Schwartzberg L.,West Clinic |
Barbour S.Y.,Duke University |
Morrow G.R.,University of Rochester |
Ballinari G.,Helsinn Healthcare SA |
And 2 more authors.
Supportive Care in Cancer | Year: 2014
Purpose: Preventing chemotherapy-induced nausea and vomiting (CINV) is integral to treatment success in patients with cancer. This analysis was undertaken to assess the relative efficacy and safety of palonosetron versus older 5HT3 RAs in preventing CINVassociated withmoderately or highly emetogenic chemotherapy. Methods: Patient-level data from four randomized, double-blind, phase III trials comparing palonosetron 0.25 or 0.75 mg with ondansetron 32 mg, dolasetron 100 mg, or granisetron 40 μg/kg were analyzed. Endpoints included complete response (CR: no emesis and no rescue antiemetics) in the acute (0-24 h), delayed (>24-120 h), and overall (0-120 h) postchemotherapy periods (primary), complete control (CC: no emesis, no rescue antiemetics, and no more than mild nausea), number of emetic episodes, and nausea severity. Results: CR rates were significantly higher for palonosetron (n =1,787) versus older 5HT3 RAs (n =1,175) in the delayed (57 vs 45%, P <0.0001) and overall periods (51 vs 40%, P <0.0001); odds ratios (95% CI) in the acute, delayed, and overall periods were 1.15 (0.98-1.34), 1.62 (1.40-1.88), and 1.56 (1.34-1.81), respectively. Significant differences in CC rates and nausea severity were observed for the delayed and overall periods and in emetic episodes for all three periods. The incidence of treatment-related adverse events was similar with palonosetron (0.25 mg, 20.0%; 0.75 mg, 26.5%) and older 5HT3 RAs (27.5%). Conclusions: Palonosetron is more effective than older 5HT3 RAs for controlling CINV in the delayed and overall post-chemotherapy periods. © The Author(s) 2013.
Ramucirumab versus placebo in combination with second-line FOLFIRI in patients with metastatic colorectal carcinoma that progressed during or after first-line therapy with bevacizumab, oxaliplatin, and a fluoropyrimidine (RAISE): A randomised, double-blind, multicentre, phase 3 study
Tabernero J.,Autonomous University of Barcelona |
Yoshino T.,National Cancer Center Hospital East |
Cohn A.L.,Rocky Mountain Cancer Center Us Oncology |
Obermannova R.,Comprehensive Care |
And 15 more authors.
The Lancet Oncology | Year: 2015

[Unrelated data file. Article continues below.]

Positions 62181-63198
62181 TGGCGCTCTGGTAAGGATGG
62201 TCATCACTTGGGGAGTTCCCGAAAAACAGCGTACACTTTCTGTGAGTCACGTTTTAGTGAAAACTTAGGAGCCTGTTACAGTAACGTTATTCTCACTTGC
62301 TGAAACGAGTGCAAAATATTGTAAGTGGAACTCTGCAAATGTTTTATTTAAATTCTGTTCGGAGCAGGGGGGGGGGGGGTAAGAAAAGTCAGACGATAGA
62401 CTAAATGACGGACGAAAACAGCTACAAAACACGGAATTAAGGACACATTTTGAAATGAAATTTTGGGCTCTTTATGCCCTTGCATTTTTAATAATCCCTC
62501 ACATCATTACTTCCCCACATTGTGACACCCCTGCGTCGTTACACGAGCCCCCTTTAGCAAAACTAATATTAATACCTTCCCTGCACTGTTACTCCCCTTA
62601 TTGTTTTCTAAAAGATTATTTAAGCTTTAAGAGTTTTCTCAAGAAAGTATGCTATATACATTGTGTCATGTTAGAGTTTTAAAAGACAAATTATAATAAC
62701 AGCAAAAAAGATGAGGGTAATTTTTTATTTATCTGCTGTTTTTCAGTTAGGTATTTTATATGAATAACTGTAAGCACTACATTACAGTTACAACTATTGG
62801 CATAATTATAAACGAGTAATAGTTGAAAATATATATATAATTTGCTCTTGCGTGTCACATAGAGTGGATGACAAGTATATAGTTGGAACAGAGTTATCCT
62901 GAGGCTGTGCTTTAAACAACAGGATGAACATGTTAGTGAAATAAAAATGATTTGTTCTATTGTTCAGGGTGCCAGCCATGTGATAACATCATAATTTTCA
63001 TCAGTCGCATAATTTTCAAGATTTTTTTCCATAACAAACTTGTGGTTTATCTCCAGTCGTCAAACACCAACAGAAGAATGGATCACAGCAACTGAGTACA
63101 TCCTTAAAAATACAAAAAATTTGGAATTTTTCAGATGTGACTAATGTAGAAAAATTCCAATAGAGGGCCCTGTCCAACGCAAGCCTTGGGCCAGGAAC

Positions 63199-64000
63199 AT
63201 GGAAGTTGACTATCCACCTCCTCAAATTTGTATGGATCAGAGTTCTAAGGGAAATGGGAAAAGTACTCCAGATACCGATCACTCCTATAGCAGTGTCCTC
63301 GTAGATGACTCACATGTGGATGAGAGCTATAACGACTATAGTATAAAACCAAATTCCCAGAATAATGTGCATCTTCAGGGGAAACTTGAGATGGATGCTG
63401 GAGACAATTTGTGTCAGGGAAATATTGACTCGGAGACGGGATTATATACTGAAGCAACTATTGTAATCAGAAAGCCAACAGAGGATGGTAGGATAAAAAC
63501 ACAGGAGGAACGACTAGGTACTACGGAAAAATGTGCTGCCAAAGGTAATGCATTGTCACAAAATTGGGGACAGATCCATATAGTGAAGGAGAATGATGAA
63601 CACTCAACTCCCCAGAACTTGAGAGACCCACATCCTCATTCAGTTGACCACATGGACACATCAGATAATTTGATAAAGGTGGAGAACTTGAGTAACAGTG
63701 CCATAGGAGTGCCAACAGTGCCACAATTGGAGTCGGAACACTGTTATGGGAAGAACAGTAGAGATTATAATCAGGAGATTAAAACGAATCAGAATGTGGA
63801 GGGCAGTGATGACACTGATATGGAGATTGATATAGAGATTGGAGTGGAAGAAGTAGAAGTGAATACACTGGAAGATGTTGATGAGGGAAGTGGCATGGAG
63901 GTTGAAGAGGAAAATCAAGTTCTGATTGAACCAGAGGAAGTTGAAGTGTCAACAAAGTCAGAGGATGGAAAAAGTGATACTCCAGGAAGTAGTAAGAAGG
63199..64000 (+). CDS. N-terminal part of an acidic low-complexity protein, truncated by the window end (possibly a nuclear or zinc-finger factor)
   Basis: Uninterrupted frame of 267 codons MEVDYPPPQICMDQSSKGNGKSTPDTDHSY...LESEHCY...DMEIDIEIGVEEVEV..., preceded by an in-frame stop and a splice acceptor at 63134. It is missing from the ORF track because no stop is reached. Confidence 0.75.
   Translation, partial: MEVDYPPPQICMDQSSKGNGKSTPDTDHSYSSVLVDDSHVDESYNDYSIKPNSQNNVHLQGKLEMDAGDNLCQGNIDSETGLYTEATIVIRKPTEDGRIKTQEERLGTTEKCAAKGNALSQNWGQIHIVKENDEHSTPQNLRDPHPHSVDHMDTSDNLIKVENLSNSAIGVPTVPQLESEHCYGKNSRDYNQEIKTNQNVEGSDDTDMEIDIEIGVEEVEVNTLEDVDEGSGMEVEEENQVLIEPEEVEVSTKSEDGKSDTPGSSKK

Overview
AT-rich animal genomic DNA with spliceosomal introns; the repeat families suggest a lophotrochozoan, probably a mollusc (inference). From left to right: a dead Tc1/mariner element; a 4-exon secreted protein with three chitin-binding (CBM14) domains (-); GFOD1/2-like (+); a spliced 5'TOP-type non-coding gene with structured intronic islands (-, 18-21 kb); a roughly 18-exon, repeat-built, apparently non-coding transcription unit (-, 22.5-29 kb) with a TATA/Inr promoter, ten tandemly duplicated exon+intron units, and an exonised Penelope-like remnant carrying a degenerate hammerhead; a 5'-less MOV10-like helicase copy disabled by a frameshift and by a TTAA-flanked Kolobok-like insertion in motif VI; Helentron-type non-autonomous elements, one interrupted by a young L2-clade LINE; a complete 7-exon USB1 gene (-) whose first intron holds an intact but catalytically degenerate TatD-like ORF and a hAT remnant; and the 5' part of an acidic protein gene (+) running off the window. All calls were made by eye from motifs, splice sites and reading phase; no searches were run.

Background: Angiogenesis is an important therapeutic target in colorectal carcinoma. Ramucirumab is a human IgG-1 monoclonal antibody that targets the extracellular domain of VEGF receptor 2. We assessed the efficacy and safety of ramucirumab versus placebo in combination with second-line FOLFIRI (leucovorin, fluorouracil, and irinotecan) for metastatic colorectal cancer in patients with disease progression during or after first-line therapy with bevacizumab, oxaliplatin, and a fluoropyrimidine. Methods: Between Dec 14, 2010, and Aug 23, 2013, we enrolled patients into the multicentre, randomised, double-blind, phase 3 RAISE trial. Eligible patients had disease progression during or within 6 months of the last dose of first-line therapy. Patients were randomised (1:1) via a centralised, interactive voice-response system to receive 8 mg/kg intravenous ramucirumab plus FOLFIRI or matching placebo plus FOLFIRI every 2 weeks until disease progression, unacceptable toxic effects, or death. Randomisation was stratified by region, KRAS mutation status, and time to disease progression after starting first-line treatment. The primary endpoint was overall survival in the intention-to-treat population. This study is registered with ClinicalTrials.gov, number NCT01183780.ld. Findings: We enrolled 1072 patients (536 in each group). Median overall survival was 13·3 months (95% CI 12·4-14·5) for patients in the ramucirumab group versus 11·7 months (10·8-12·7) for the placebo group (hazard ratio 0·844 95% CI 0·730-0·976; log-rank p=0·0219). Survival benefit was consistent across subgroups of patients who received ramucirumab plus FOLFIRI. Grade 3 or worse adverse events seen in more than 5% of patients were neutropenia (203 [38%] of 529 patients in the ramucirumab group vs 123 [23%] of 528 in the placebo group, with febrile neutropenia incidence of 18 [3%] vs 13 [2%]), hypertension (59 [11%] vs 15 [3%]), diarrhoea (57 [11%] vs 51 [10%]), and fatigue (61 [12%] vs 41 [8%]). Interpretation: Ramucirumab plus FOLFIRI significantly improved overall survival compared with placebo plus FOLFIRI as second-line treatment for patients with metastatic colorectal carcinoma. No unexpected adverse events were identified and toxic effects were manageable. Funding: Eli Lilly. © 2015 Elsevier Ltd.